New Snowden Leaks Reveal Targets Of NSA, GCHQ Spying

(Image source: National Security Agency)

BY Matt Picht

The latest round of revelations from former National Security Agency contractor Edward Snowden expose some of the high-profile targets the agency has monitored — and there are some odd names on the list.

Reports published simultaneously in The Guardian, The New York Times, and German magazine Der Spiegel describe documents provided by Snowden that name more than 1,000 NSA targets monitored throughout 60 countries from 2008-2011. Although the list is mostly made up of suspected terrorists and militants, it also includes some more questionable targets.

Targets such as former Israeli Prime Minister Ehud Olmert and his defense minister, Ehud Barak, whose office email accounts were monitored by the NSA during 2009. Olmert downplayed the significance of the surveillance Friday, calling the hacked account "an unimpressive target." (Via The Jerusalem Post)

Less willing to forgive the NSA's spying activities are the international charity organizations that wound up in the agency's crosshairs.

The NSA apparently monitored organizations such as French medical charity Doctors of the World as well as the United Nations children's charity UNICEF. A U.K. representative for Doctors of the World said the surveillance was outrageous and unwarranted: "Our doctors, nurses and midwives are not a threat to national security. ... There is absolutely no reason for our operations to be secretly monitored.  We have nothing to hide."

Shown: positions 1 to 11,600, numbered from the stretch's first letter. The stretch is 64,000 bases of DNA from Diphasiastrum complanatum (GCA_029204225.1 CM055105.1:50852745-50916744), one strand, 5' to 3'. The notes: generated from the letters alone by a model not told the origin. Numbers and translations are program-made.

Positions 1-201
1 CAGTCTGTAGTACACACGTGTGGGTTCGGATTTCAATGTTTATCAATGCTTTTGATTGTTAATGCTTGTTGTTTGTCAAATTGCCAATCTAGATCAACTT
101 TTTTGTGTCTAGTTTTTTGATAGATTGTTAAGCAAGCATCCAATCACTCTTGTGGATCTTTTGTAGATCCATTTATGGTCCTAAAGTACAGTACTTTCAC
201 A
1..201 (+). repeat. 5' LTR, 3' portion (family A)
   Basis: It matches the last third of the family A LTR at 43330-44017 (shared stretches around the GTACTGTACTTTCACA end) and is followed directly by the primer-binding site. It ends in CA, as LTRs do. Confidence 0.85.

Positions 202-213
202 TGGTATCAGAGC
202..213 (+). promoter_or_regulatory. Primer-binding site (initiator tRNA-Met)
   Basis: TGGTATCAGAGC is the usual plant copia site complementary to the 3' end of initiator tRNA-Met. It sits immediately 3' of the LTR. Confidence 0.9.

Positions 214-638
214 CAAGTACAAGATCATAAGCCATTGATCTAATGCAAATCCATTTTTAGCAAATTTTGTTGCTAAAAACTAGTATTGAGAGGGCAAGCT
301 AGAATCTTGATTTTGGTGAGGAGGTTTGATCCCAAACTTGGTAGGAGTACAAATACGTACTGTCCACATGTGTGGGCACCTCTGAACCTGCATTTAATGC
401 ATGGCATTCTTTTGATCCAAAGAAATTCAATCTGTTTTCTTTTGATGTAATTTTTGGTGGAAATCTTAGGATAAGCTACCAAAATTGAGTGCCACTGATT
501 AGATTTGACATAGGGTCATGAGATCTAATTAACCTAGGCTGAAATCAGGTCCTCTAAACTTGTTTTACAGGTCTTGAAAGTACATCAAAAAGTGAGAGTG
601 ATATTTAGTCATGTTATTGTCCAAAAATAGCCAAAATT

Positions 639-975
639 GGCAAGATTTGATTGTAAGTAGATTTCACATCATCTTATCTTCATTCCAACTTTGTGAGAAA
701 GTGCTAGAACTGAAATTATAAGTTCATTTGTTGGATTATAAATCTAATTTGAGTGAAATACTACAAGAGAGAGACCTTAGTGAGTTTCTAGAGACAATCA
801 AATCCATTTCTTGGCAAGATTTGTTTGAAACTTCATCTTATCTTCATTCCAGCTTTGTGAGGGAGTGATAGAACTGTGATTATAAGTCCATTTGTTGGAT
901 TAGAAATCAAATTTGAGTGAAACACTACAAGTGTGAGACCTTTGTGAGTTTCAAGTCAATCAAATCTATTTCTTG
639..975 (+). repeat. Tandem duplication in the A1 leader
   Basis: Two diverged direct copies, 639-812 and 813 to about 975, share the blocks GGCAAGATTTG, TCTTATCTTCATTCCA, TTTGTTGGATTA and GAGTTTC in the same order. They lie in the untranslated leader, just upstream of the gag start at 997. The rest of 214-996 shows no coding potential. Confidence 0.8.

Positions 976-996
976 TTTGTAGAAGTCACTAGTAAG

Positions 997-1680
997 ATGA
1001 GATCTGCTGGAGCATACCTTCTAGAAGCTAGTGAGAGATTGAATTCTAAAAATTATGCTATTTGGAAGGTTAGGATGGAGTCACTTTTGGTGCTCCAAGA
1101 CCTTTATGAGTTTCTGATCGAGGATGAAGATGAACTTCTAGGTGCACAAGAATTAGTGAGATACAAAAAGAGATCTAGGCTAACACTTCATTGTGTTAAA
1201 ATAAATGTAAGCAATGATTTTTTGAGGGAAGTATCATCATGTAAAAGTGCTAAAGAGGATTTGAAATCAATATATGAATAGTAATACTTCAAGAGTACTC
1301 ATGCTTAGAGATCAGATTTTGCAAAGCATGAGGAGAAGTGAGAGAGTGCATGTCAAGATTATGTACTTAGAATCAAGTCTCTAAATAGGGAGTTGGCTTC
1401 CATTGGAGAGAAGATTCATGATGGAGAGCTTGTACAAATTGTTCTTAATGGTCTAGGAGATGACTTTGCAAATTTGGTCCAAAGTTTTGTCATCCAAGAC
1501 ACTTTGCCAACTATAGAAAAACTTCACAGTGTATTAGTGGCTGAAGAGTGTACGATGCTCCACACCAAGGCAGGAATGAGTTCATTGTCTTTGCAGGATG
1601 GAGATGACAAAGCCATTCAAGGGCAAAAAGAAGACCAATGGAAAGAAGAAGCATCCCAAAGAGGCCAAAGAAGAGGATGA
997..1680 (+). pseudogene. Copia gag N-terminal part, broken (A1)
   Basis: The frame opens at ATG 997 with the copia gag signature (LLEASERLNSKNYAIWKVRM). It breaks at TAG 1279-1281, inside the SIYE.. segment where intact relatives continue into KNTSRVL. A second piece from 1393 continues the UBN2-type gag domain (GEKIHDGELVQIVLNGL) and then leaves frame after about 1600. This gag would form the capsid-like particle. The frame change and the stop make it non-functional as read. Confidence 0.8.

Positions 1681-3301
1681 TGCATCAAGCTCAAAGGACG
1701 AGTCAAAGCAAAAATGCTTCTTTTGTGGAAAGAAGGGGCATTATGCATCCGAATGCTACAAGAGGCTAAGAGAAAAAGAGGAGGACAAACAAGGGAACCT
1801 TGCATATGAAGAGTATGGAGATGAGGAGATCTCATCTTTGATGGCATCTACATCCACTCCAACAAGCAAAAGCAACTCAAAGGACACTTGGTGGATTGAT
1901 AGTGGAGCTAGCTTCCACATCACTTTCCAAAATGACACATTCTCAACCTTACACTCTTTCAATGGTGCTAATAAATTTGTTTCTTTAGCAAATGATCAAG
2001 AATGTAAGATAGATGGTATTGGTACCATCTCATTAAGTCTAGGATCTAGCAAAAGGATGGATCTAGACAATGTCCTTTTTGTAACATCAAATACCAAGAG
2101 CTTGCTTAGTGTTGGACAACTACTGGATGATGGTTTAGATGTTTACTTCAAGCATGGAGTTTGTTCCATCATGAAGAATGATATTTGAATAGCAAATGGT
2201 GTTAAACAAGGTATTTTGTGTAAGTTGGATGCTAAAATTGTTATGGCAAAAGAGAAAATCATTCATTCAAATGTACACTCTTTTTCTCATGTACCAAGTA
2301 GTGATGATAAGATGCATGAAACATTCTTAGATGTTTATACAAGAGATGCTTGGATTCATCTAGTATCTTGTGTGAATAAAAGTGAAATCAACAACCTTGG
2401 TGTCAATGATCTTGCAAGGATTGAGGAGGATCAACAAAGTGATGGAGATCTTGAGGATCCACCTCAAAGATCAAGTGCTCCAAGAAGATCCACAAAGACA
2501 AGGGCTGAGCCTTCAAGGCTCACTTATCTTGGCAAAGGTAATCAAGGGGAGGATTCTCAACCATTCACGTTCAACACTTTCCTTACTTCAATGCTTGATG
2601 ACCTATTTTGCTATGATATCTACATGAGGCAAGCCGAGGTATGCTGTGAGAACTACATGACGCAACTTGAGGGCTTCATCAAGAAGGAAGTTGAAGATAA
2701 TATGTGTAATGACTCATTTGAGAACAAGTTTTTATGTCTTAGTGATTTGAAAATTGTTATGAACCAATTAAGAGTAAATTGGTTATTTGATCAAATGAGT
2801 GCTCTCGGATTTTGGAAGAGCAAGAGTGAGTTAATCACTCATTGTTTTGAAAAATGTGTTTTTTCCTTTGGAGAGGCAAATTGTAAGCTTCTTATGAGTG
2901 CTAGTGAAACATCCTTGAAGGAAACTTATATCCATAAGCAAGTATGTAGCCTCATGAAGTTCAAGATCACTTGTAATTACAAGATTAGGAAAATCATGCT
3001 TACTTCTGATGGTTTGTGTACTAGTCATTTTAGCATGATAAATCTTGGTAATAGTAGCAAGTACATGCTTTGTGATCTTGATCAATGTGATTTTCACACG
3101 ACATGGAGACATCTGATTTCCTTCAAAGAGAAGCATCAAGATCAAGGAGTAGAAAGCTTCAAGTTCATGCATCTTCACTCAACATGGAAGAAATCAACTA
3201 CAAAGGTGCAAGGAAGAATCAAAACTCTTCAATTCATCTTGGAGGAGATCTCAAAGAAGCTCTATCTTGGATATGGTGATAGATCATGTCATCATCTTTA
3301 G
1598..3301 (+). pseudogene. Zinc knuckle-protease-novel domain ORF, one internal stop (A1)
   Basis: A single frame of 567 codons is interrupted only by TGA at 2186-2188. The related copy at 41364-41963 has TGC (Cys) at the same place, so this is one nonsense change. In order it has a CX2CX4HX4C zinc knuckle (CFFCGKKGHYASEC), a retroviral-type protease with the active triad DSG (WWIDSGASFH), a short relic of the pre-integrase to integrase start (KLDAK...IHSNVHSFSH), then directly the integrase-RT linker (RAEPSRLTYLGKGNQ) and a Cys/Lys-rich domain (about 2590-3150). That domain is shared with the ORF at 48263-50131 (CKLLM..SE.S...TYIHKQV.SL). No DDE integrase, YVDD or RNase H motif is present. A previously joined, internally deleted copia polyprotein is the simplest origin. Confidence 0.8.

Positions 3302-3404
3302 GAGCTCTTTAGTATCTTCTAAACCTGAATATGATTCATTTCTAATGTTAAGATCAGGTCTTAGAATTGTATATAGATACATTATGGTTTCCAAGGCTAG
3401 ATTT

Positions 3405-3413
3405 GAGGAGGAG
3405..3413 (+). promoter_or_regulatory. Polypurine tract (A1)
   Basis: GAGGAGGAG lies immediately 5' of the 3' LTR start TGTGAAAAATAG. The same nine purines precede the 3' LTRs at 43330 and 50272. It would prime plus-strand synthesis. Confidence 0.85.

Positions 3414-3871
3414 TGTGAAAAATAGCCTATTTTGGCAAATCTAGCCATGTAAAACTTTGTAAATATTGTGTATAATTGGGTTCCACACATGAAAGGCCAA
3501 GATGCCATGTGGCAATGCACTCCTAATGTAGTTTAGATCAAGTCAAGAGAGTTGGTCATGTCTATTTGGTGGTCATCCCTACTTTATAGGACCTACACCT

But the NSA isn't the only agency implicated in this latest report. Britain's intelligence service GCHQ is also coming under fire for collaborating with the NSA's surveillance programs.

The tandem monitoring of Joaquin Almunia, vice president of the E.U. Commission, has led to some harsh language. A spokeswoman for the commission said the allegations, "if proven true,​ are unacceptable and deserve our strongest condemnation. ... This is not the type of behaviour that we expect from strategic partners, let alone from our own Member States." (Via The Telegraph)

And the inclusion of several German energy companies and government institutions on the list of targets is likely to be an embarrassment for British Prime Minister David Cameron, who previously denounced America's surveillance of German Chancellor Angela Merkel. (Via BBC)

These latest reports come during some rough times for the agency. The NSA received two strict rebukes this week: one from a White House review panel recommending substantial changes to their spying program, and the other from a federal judge who warned some surveillance practices might be unconstitutional. (Via The Washington Post, Gawker)

During his end-of-the-year press conference, President Obama defended the NSA's surveillance to reporters but acknowledged it might need some limited reforms.

"We need this intelligence. ... There are ways we can do it potentially that gives people greater assurance that there are checks and balances, that there is sufficient oversight, sufficient transparency." (Via The White House)

In response to these latest reports, both the NSA and GCHQ issued statements defending their surveillance programs as normal intelligence-gathering activities.